Analysis of evapotranspiration for various climatic regimes using geostatistics Public Deposited

http://ir.library.oregonstate.edu/concern/graduate_thesis_or_dissertations/12579w05z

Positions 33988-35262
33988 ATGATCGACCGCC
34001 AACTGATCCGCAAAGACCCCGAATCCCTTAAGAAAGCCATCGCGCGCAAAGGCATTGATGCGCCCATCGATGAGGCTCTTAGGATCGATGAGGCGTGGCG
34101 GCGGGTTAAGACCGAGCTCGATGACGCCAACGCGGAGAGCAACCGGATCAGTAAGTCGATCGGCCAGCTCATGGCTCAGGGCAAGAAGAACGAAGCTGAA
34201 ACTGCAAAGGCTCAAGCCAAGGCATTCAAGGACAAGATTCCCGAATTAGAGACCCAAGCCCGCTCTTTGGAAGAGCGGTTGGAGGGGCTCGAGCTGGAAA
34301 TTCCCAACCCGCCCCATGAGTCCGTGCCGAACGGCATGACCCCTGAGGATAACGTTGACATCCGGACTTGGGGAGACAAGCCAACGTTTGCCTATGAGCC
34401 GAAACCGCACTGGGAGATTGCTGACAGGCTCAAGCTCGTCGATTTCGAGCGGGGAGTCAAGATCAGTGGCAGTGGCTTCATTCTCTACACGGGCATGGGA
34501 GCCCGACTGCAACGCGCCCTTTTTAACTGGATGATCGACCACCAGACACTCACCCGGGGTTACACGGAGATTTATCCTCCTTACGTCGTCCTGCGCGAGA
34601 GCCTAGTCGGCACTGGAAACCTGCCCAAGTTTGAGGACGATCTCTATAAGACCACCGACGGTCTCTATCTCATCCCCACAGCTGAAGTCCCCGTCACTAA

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  • Research was conducted to determine the applicability of using the theory of regionalized variables or geostatistics in characterizing the spatial variability of reference evapotranspiration (ETr) over various climatic regimes for the state of Oregon. The state was divided into five climatic regions based on topographic features and local meteorological conditions: 1) Coast, 2) Willamette Valley, 3) Southwestern Valley, 4) North East, and 5) South East. The local ETr estimates provided from the FAO-modified Blaney Criddle method were divided into their respective regions and averaged over the three years. The variogram analysis was performed on the average ETr estimates for May through September in each region. Model variograms were fitted to the calculated sample variograms and a cross validation routine performed to test the chosen model. For four out of the five subregions, a verified spherical model was obtained for the individual months. Difficulties related to the low number of samples representing the region made it difficult to confirm model variograms in region 3. The model variograms determined for the average ETr estimates were used as the model variograms for the individual years (1985, 1986, 1987) to test the hypothesis that one model variogram could represent the spatial correlation of ETr for the region. Due to the inconsistencies seen in the analysis, no valid conclusions could be made to support this hypothesis. It is recommended that developing the model variograms from long term average ETr estimates instead of the short three year average could provide better results when applied to individual years. Kriging was performed on the average ETr estimates for July and September in regions 1, 2, 4, and 5. From the kriging analysis, estimates of ETr along with the standard deviation over a grid representing the region were produced. Contour maps were plotted using the gridded information of kriged ETr and standard deviation of the kriged estimates. The results of these contour maps proved to be a good representation of the ETr estimates within most of the regions. It was noticed that the values of ETr of individual meteorological stations within the regions influenced the shape of the contour lines and the shape did not necessarily correspond to topographic effects in Oregon. One explanation is that the weather stations used for the ETr estimates are generally representative of the valleys in each region. For use in hydrologic modeling or irrigation system design and scheduling in valleys, the kriged ETr estimates could be very satisfactory. However, for use in large scale hydrologic modeling or global circulation models, a method to account for the topographic effects must be included in the kriged ETr estimates. A method that might prove successful is developing a spatial correlation between ETr and elevation through a geostatistical technique termed cokriging. Another problem with the regional analysis was comparison at regional boundaries. To effectively utilize these contour maps for the whole state, there must be some method to deal with the transition zones between regions. A possibility is to combine kriged estimates from each region into one file representing the whole state and producing contour plots for the overall data file. The use of geostatistics is becoming more common in hydrology and its use is expected to grow. From this work, geostatistics proved to be a possible tool to generate estimates and computerized plots of reference evapotranspiration (ETr). However, there are difficulties to overcome for geostatistics to be applied operationally in estimating regional evapotranspiration.
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